The premier matchup on the 2014 NFC East schedule to date arrived on Thanksgiving, with 8-3 Philadelphia and 8-3 Dallas meeting for the first time this season.
Any hope for an all-time classic dissipated in a hurry. The Eagles raced out to a 14-0 lead en route to a shockingly easy 33-10 victory in Dallas. The division now goes through Philadelphia — these two teams play again on Dec. 14, in the City of Brotherly Love.
Three thoughts on the Eagles’ statement victory:
1. Philadelphia wins up front.
The Cowboys‘ offensive line has been one of the season’s most dominant position groups, from Tyron Smith continuing his progression as a star left tackle to Zack Martin generating Rookie of the Year buzz.
On Thursday, that line was blown out of the building.
Eagles defensive end Fletcher Cox was the catalyst, often matched up with guard Ronald Leary. Cox finished with a sack and two tackles for loss, but more than that generally just made life miserable for Tony Romo. The Cowboys had no answer for him. When they adjusted their protection in hopes of accounting for Cox, the issues persisted — Brandon Graham, Casey Matthews and Vinny Curry each registered a sack; Romo fired several passes up for grabs with defenders in his face, including a throw-in-the-towel interception late.
You might be asking: Well, if Dallas had all those issues, why didn’t it stick to the run? Well, that didn’t work either.
“People don’t give us the credit we deserve,” Cox said earlier in the week, per The News Journal. “But we put it on tape and we showed the world that we can stop the run. Anyone who has ever watched football knows our defensive line is known for stopping the run. Some people have never played football in their life and think they know what they’re talking about.”
The Eagles held DeMarco Murray to 73 yards on 20 carries, his lowest rushing total of the season. Not one of those Murray carries covered more than nine yards. The final nail in the Cowboys’ holiday coffin came with the ball in Murray’s hands — Mychal Kendricks buried him for a six-yard loss on fourth-and-1 in the fourth quarter.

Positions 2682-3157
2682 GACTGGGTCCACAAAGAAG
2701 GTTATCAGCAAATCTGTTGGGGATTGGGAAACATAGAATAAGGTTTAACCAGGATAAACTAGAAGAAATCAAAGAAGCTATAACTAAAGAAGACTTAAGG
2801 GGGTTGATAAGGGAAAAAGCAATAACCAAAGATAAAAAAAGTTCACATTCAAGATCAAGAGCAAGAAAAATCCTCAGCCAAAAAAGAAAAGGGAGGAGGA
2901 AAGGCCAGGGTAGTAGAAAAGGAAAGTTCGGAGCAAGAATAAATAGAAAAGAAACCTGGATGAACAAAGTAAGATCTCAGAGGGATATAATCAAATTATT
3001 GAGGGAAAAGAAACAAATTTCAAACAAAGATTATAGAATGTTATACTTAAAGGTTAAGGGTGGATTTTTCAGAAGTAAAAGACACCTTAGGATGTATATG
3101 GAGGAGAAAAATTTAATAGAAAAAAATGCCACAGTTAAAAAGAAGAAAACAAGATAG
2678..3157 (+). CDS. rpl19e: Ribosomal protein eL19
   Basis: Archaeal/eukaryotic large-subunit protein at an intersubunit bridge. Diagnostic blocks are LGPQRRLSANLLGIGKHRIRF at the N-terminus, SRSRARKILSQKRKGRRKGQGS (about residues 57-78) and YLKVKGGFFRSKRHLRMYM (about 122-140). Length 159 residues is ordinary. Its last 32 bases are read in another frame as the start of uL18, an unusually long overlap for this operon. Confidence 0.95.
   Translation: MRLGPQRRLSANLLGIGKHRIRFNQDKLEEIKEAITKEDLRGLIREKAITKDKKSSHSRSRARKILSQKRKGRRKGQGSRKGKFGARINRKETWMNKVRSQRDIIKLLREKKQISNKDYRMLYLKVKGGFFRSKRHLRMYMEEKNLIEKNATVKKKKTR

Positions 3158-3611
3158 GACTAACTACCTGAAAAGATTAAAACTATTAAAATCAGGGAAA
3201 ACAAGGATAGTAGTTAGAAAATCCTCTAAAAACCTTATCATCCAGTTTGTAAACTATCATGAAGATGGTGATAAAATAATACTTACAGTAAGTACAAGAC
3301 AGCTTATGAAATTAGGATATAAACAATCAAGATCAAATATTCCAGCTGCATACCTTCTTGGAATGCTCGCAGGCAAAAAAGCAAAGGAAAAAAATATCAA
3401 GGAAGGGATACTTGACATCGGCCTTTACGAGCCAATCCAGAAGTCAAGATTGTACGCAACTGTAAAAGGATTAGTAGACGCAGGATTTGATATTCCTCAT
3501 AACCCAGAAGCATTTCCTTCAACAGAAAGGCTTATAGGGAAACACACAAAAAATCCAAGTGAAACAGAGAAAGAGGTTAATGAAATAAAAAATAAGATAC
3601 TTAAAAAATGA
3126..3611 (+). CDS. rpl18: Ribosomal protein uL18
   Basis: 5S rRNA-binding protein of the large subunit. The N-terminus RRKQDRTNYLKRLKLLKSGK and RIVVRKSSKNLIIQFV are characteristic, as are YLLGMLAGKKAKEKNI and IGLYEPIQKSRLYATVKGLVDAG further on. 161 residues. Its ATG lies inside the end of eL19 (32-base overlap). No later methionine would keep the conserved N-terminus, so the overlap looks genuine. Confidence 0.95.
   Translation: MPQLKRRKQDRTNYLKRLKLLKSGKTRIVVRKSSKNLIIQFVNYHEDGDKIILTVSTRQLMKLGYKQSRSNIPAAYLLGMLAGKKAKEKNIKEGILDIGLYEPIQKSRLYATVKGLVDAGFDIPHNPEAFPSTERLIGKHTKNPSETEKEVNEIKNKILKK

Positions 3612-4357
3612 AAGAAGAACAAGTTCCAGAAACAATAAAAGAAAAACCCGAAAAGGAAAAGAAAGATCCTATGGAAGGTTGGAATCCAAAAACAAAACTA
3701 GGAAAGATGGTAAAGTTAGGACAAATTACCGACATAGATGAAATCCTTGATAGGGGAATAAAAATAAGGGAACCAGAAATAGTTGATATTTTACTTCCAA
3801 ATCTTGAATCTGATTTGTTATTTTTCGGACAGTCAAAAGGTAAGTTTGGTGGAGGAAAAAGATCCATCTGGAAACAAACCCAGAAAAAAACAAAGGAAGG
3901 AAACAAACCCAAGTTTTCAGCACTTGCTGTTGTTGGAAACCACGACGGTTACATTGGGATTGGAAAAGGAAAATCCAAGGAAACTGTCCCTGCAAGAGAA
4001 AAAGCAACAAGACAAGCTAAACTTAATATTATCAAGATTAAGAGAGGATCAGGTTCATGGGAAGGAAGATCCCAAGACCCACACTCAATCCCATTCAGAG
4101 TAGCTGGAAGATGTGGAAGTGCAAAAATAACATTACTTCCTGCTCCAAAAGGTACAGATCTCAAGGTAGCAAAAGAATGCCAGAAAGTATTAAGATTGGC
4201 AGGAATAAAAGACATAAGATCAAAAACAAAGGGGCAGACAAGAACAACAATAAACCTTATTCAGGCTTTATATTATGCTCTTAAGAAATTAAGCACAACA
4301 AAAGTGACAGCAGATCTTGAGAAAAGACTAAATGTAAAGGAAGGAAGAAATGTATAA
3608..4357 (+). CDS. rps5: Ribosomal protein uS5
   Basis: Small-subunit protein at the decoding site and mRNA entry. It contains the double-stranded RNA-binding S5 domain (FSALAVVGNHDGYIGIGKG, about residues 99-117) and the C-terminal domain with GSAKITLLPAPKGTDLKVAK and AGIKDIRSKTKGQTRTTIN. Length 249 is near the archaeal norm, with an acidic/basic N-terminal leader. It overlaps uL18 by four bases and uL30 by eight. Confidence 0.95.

2. LeSean McCoy does it again.
“I think LeSean is doing a really good job,” Eagles head coach Chip Kelly said two weeks ago, after a 12-carry, 19-yard showing from McCoy revived questions about the star running back’s production.
McCoy backed Kelly’s words with 130 yards rushing vs. Tennessee in Week 12, then doubled down by torching the Cowboys to the tune of 159 yards Thursday.
The first play from scrimmage in this game was a handoff to McCoy headed wide left. Dallas strung out the play, sealing any potential gaps so McCoy could not turn upfield and Barry Church tackled him for a 1-yard loss.
For the rest of the afternoon, McCoy repeatedly made his way to the second level. That would be troublesome against any running back, but McCoy’s explosiveness in the open field makes it even more critical to keep him boxed in. Three plays after that Church tackle for loss, McCoy turned the corner along the other sideline and sprinted into the Dallas secondary for 36 yards.
“We’ve been criticized all year, especially myself,” McCoy told FOX. “It doesn’t matter what anybody says, it’s about the [players] in the locker room. They believe, I believe and that’s all that matters.”
Philadelphia entered Thursday ranked No. 3 in scoring offense and No. 4 in yards. If McCoy can maintain the pace he has been at over the past few days … look out.
3. No Dez, no help, no chance: From the earliest moments of the game, Dez Bryant was extremely animated on the sidelines. FOX’s cameras caught him on several occasions trying to spur on his teammates — an exercise that appeared to swing from excitement to frustration.
Hard to blame Bryant if he did lose his cool at all. Philadelphia’s cornerbacks broke up the first two passes thrown his way, first by Cary Williams and then by Bradley Fletcher (who probably got away with holding).
While Bryant answered late in the first quarter on a 38-yard reception, he was held to three catches for 35 yards otherwise.
The day was even worse for Dallas’ complementary pieces. Cole Beasley caught four passes but fumbled deep in his team’s territory, leading to a Philadelphia field goal; Jason Witten finished with one catch; and Terrance Williams was virtually nonexistent, despite 38 yards receiving. In fact, Williams may have had the day’s worst play, absolutely giving up — in rather bizarre fashion — on an interception.
A lot of the issues with Dallas’ passing game circle back to the effort by Philadelphia’s front. Still, the Cowboys knew, even though they trust their overachieving defense, that they would have to match Philadelphia’s big-play potential.
They did not even come close.